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The Watchmaker.


Citizen Watch after repair

Clocks and watches, of every size, shape and colour decorating the show window have tempted robbers to throw a brick, smashing the plate glass and making off with millions of pounds or dollars’ worth of goods.


Jewelers and watchmakers suspect everyone entering their establishment, of wanting to steal from them or to swindle them out of their attractive valuable and moveable stock. A gold chain could be worth thousands and diamond studded strap tens of thousands.


C is a weedy, non-descript young man, a scion of generations of jewelers. Sharp beady eyes set, like diamonds on either side of a pointed nose, look with suspicion at every customer who steps into his shop, daring you to pilfer something.


The first time I entered that den of diabolical plots, 50 years ago, my watch hung on my wrist. Excited at arriving in the land of my dreams, I’d lost weight, and my watch was moving up and down my arm.


Young C, I guessed was15 years old, at the time, wore a short sleeved cream-coloured shirt, under a dark grey pullover. Blond hair, a long aquiline nose, smelling a rat. The look of a pawnbroker was already imprinted on his countenance.

 

Leaning over the counter of the tiny watch and jewelry store in the broad, quiet street, one up from the busy King George IV str.


Papa C, the creep’s father, of who's importance customers are unaware, because, like the inner workings of a watch, sits squeezed, hidden in a nook.


Mama C, wrapped in a black cardigan, sat on a stool at the beginning of the glass counter, filled with sparkling watches. Time was ticking away all through the tiny, but illuminated space, glass showcases displaying wonderful glittering wares.


Everywhere time moves forward, even when the measuring instrument is broken. Quinton, in William Faulkner’s book The sound and the fury, tries to end time by breaking off the hands of his watch, but it continued ticking. Nobody can stop time.


This visit was occasioned by a slow timepiece and each day it was getting slower. Time wasn't being kept. Other watches said 12 o’clock, mine showed 11;50. My watch needs to be set right, the way a parent sets a naughty child right.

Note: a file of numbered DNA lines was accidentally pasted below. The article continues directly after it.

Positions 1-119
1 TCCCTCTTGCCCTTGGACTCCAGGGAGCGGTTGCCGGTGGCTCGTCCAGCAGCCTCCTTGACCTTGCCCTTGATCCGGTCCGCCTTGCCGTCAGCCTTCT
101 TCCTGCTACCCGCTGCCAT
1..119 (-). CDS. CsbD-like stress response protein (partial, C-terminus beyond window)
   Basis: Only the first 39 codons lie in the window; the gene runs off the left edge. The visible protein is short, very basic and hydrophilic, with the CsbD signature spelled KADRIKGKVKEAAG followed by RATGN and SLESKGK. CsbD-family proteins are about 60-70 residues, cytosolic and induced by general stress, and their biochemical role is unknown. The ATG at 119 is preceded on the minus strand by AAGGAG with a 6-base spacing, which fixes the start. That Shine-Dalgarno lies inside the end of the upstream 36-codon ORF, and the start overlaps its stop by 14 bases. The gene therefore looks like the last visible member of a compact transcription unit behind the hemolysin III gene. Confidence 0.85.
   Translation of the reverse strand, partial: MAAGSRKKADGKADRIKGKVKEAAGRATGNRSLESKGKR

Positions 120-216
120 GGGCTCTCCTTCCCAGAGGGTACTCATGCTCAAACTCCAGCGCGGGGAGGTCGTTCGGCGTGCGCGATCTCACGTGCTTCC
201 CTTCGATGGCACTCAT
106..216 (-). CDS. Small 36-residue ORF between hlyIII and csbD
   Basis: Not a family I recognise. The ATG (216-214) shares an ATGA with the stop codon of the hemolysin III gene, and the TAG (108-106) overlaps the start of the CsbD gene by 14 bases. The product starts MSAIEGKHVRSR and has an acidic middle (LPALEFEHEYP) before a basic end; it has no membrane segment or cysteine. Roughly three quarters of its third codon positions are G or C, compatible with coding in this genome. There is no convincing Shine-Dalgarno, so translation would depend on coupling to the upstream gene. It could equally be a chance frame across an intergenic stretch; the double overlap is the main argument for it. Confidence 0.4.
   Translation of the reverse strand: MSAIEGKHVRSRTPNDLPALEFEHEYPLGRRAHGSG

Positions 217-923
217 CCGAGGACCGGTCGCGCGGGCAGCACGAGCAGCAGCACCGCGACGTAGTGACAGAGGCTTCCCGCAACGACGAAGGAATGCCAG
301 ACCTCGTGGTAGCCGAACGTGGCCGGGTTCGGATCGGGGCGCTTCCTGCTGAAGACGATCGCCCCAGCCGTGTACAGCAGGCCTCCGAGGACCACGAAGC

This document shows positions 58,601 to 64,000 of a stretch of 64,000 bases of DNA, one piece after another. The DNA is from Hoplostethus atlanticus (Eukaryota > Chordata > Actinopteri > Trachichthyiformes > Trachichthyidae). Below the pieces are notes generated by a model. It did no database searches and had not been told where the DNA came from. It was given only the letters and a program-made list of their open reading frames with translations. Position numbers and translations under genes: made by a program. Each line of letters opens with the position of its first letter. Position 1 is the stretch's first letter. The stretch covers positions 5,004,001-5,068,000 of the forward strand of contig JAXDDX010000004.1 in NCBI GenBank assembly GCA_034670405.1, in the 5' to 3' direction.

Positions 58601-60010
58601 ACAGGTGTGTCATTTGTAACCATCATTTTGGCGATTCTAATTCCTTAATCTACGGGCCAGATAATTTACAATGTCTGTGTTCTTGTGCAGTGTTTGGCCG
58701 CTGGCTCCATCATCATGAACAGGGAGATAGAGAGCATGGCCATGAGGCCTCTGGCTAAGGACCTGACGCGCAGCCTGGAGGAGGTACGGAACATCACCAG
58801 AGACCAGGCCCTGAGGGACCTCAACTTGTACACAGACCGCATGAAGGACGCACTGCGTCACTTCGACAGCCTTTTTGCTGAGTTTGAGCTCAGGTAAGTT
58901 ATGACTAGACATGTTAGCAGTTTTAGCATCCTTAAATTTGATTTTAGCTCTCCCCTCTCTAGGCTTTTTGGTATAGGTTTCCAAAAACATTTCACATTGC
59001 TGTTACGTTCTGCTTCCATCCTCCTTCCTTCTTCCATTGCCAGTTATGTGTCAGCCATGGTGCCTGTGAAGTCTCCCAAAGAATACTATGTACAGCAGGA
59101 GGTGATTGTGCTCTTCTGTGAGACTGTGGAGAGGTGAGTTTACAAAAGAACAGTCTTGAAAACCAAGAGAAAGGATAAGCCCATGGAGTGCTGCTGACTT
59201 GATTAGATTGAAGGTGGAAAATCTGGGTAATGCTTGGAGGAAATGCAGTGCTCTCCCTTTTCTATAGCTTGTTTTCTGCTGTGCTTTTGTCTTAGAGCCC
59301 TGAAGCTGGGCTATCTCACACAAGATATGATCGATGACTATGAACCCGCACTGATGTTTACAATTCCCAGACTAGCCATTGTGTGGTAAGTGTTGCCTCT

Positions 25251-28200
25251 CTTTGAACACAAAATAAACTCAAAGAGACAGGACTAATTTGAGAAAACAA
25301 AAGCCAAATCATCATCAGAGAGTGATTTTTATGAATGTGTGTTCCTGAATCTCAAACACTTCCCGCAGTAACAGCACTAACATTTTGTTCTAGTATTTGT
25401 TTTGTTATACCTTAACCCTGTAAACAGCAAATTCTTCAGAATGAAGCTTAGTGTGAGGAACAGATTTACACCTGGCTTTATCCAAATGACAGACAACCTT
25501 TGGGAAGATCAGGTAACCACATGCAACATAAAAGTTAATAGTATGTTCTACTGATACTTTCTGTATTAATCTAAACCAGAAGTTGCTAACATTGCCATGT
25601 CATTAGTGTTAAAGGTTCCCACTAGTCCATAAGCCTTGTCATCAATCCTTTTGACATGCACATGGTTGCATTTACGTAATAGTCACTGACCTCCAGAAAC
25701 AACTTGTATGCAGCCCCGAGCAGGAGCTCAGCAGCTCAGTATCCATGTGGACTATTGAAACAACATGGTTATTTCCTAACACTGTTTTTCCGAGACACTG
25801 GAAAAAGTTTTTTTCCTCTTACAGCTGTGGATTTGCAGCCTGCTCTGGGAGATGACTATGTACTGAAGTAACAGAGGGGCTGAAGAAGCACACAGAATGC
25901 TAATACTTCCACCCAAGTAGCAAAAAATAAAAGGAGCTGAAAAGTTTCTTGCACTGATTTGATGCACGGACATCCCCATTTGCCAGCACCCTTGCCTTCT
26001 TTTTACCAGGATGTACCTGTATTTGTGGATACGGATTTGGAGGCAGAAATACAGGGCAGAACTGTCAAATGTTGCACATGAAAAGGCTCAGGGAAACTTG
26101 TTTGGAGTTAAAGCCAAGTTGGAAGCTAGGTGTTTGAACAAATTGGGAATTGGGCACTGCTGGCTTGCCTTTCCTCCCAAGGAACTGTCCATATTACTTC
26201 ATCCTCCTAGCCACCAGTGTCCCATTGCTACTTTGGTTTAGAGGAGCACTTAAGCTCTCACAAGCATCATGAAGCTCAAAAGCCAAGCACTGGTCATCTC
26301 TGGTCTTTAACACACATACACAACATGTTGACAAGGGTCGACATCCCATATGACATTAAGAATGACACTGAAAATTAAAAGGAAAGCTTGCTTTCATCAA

Order is brought into the world by setting things right. Chaos reigns when things aren’t set right. Again and again I corrected the faulty instrument, but to no avail.


20 years of loyal service since Etti presented it to me on returning from one of her trips to New York.


Being slow for the first time in 20 years, didn't surprise me. I didn’t have the heart to throw it away, after learning the price she paid. Remembering C, I went to his shop, to have the machine set right.


Wrist bare, one rainy day in February, faulty timepiece in my pocket, telling time by my telephone, I boarded the 77a bus to King George VI Str. strode through the park in the center of town where the Menorah used to stand, to C’s hole in the wall place of business.


Squashing into the narrow doorway, past a display of watches in the window, without delay, a bearded young man served me.


50 years ago 20 shekels and a few moments and the job was done. This time there was no C in sight.


The business had been sold, I said to myself. Even so, this was still a reliable place to have a watch repaired. Cheap and fast, like the previous occasion, the time piece would be repaired and back in my possession, so thought I.


Shocked, not believing my ears, the man commanded me to, leave my phone number, and he would call me. It may take a week or two, he said.


Two weeks went by. Plenty of time to fix a watch. Good old scrawny beady eyed C was back. The business hadn’t been disposed of after all.


Wait another week or so, he announced that the repair wasn't yet complete. Two more weeks passed by and the watch still couldn’t be found. “Are you sure you brought your watch here to be repaired?”

 

This question was ridiculous. His shop is the only one on the street. Never had an object handed in for repair been lost.


Probably a person resembling me had swindled him once. Denying having it, he waved me out of his precinct, shouting that he knows my type. The pretty blond girl cried “don’t get so angry daddy, you know what the doctor said”.

 

A week later a laboratory in Ashdod called to say the repair would cost 400 shekels. C knew nothing about the laboratory.


The bearded man had sent my watch to a distant laboratory without informing his boss.

 

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